Skip to main content

Frequently Asked Questions

The Dialogue Zone is located on the first floor of Roesch Library, in Room 107.

Individuals, groups, departments, offices, and organizations on campus can reserve the Dialogue Zone's meeting space (RL 107) for their own dialogue-related events. Requests are limited to faculty, staff, and students who can demonstrate that dialogue will be an essential part of the event or program that will be held in the space.  If you would like to reserve the space, you must submit an event request form at this link.  As with other library spaces, the Dialogue Zone can be used as a study space whenever it is not reserved for an event. 

Dialogue is a communicative process in which people with different perspectives seek understanding. Participants in dialogue need not adopt each other's views, nor must their interaction result in agreement. Rather, mutual understanding is their primary goal.

There are many reasons to hold a dialogue:

  • Dialogue builds intergroup and/or intercultural competency as participants listen affirmatively to each other's views, learn through their interaction, and reflect on their experience. As participants engage each other in these ways, they often develop greater awareness of their own identities and clarify their own perspectives.
  • It invites participants to examine, question, and potentially change practices and structures that, whether intentionally or unintentionally, have advantaged or disadvantaged groups of people.
  • Dialogue contributes to the recognition of multiple social, political, cultural, and organizational identities from the wide range of human experience and the complex ways these identities intersect and are expressed.
  • It provides a means for people to engage each other in a way that respects their multiple identities, perspectives, experiences, and contributions

In these ways, dialogue reflects a commitment to equity, diversity, and inclusion. It also promotes the Marianist vision of the University of welcoming a multiplicity of viewpoints and traditions regarding what is true, beautiful, and good; upholding the inviolable dignity of all persons; and building an inclusive learning community in pursuit of the common good.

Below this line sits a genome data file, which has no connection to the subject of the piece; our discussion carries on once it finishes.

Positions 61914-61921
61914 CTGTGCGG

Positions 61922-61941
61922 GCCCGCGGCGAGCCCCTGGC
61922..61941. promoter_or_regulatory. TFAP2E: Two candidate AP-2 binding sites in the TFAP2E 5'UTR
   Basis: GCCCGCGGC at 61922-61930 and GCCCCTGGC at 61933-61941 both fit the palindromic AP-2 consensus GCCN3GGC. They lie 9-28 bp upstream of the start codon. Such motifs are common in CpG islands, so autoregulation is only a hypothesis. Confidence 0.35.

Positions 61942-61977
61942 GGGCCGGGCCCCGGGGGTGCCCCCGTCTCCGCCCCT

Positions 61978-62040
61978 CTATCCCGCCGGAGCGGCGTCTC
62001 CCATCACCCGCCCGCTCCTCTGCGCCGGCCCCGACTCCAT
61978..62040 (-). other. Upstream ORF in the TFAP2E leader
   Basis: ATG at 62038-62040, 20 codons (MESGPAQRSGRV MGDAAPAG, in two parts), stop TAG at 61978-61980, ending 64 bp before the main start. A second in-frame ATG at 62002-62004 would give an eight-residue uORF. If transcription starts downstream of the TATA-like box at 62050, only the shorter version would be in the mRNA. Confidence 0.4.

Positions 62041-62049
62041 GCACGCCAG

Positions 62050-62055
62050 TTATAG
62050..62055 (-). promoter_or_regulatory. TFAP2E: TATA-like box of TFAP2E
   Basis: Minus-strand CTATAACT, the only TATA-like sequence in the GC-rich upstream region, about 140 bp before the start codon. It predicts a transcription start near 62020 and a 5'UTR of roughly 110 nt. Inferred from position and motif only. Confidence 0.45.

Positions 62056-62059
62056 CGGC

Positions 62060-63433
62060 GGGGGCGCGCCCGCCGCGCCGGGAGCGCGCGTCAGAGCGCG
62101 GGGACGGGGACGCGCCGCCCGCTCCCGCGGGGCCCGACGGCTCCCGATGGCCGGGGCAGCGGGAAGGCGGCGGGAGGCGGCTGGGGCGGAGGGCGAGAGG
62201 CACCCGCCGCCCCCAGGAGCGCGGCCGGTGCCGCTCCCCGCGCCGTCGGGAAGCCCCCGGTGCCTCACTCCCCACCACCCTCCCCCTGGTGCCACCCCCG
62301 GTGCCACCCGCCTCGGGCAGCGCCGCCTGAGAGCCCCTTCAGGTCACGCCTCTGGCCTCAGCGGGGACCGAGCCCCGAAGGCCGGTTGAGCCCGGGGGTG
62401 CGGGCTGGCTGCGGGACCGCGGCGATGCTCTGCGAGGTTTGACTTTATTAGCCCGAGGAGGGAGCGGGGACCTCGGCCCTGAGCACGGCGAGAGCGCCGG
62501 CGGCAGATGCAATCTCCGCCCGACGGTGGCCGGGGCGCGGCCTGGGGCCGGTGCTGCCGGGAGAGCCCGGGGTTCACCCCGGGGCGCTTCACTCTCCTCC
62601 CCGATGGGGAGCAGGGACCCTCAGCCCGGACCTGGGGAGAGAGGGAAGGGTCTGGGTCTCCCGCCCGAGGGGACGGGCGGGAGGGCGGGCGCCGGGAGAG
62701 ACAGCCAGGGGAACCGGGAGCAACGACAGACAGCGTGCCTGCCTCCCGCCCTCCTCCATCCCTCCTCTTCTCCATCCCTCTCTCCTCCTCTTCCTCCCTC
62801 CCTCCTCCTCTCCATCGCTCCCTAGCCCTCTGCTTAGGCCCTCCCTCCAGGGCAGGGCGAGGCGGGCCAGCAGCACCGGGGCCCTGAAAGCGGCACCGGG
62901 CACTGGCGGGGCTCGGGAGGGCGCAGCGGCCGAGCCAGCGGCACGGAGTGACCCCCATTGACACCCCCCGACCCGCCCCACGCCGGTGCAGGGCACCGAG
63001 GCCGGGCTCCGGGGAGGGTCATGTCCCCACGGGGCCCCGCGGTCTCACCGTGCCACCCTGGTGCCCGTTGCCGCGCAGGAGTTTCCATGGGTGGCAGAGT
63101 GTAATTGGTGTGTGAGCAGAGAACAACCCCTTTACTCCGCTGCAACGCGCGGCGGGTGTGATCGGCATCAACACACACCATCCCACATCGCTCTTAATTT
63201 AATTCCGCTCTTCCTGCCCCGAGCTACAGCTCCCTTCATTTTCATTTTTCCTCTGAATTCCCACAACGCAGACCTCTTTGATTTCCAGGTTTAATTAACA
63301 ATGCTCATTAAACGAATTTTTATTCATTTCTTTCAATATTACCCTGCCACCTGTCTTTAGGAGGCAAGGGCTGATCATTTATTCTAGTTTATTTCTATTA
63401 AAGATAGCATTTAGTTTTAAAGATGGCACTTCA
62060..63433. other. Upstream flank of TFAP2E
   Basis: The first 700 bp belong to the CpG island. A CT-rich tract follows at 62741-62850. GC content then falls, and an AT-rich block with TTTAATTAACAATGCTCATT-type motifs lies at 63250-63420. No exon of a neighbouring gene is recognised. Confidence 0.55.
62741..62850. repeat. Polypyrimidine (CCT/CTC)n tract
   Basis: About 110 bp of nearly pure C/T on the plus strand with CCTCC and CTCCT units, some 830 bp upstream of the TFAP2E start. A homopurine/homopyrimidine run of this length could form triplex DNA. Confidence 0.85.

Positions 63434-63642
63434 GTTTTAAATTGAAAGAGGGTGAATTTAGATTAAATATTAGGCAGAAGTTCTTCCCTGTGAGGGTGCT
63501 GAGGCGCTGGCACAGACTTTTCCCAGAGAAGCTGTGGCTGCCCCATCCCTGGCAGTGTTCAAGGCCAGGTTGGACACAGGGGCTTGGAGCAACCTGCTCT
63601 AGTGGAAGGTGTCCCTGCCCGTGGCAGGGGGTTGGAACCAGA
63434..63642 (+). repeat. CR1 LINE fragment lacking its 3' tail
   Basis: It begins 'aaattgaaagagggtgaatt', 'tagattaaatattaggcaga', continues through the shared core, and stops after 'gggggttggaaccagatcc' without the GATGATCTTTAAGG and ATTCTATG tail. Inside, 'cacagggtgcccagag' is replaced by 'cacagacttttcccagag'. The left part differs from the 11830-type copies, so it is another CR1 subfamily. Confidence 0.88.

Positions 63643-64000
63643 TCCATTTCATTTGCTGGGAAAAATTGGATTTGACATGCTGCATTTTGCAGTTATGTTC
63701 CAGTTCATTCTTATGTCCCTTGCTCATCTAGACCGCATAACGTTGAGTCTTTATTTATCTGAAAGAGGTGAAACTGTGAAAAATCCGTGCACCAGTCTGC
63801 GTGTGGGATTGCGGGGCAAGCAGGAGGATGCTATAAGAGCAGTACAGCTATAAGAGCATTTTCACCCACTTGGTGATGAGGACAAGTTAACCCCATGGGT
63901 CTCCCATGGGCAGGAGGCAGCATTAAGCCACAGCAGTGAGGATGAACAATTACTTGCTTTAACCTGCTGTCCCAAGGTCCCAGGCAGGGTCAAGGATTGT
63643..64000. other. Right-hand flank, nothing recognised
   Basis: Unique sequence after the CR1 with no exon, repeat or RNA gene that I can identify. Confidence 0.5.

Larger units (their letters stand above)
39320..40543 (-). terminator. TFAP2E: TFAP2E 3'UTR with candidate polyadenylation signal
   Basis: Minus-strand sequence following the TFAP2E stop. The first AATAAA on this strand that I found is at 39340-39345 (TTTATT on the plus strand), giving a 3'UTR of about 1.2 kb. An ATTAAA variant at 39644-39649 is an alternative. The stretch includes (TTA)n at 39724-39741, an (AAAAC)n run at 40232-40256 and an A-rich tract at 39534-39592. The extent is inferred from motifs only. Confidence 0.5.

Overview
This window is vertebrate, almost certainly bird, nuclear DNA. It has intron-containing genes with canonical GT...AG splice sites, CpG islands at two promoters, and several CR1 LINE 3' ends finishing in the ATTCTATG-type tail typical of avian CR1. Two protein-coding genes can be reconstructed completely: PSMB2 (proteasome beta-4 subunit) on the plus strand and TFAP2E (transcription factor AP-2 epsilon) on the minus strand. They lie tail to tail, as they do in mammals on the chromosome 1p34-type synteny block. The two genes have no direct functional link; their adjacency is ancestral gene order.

When people engage in conflict, they tend to understand their differences in terms of "sides" and see each other as adversaries or obstacles to be overcome. In conflict mediation, participants invite a third-party to help them to find a mutually acceptable solution. While dialogue can be emotionally charged, participants avoid seeing their interaction in a "win-lose" manner. They don't have the goal of agreeing on a solution, but rather understanding each other's views. A facilitator promotes understanding, not a particular solution.

No. Both dialogue and discussion involve hearing different perspectives, but in a typical classroom discussion, participants don't explore each other's viewpoints in any depth beyond what is initially said. One person talks, then another, and then another until a new prompt is given. In contrast, dialogue involves deep listening. This includes asking probing and clarifying questions, paraphrasing, perception checking, and describing similarities and differences between views. The goal is reaching a profound understanding of people's perspectives.

First, check the Programs and Events page here at our site. There might be a dialogue already scheduled in which you might be able to participate. If you do not see a dialogue on the topic that you have in mind, contact the Dialogue Zone. You can email the staff at In your email, share your thoughts about the topic that you have in mind and why you feel that a dialogue would be beneficial. Although not every suggestion will result in a scheduled dialogue, the staff will certainly consider your recommendation.

Any topic can be the focus of a dialogue. However, topics regarding which there are misunderstandings, division, and estrangement among people are especially appropriate for dialogue. In some cases, there might be a significant need to explore particular topics, but people are reluctant to have the conversations necessary for building understanding. Often, such topics relate to differences in power among people. In such cases, dialogue can be helpful in exploring these differences in a way that resists seeing one group as oppositional to another.

The Dialogue Zone hosts a number of training programs that help people to build their skills for engaging in dialogue with others. Check the Programs and Events page here at this site. Look for a training session that reflects your interests and register for it. The Dialogue Zone also hosts talks on topics relating to dialogue. Registering for one of these talks can build capacity for dialogue by increasing knowledge, broadening awareness, and strengthening appreciation for dialogue and its various applications in the community.


Dialogue Zone

Roesch Library
300 College Park
Dayton, Ohio 45469 - 1360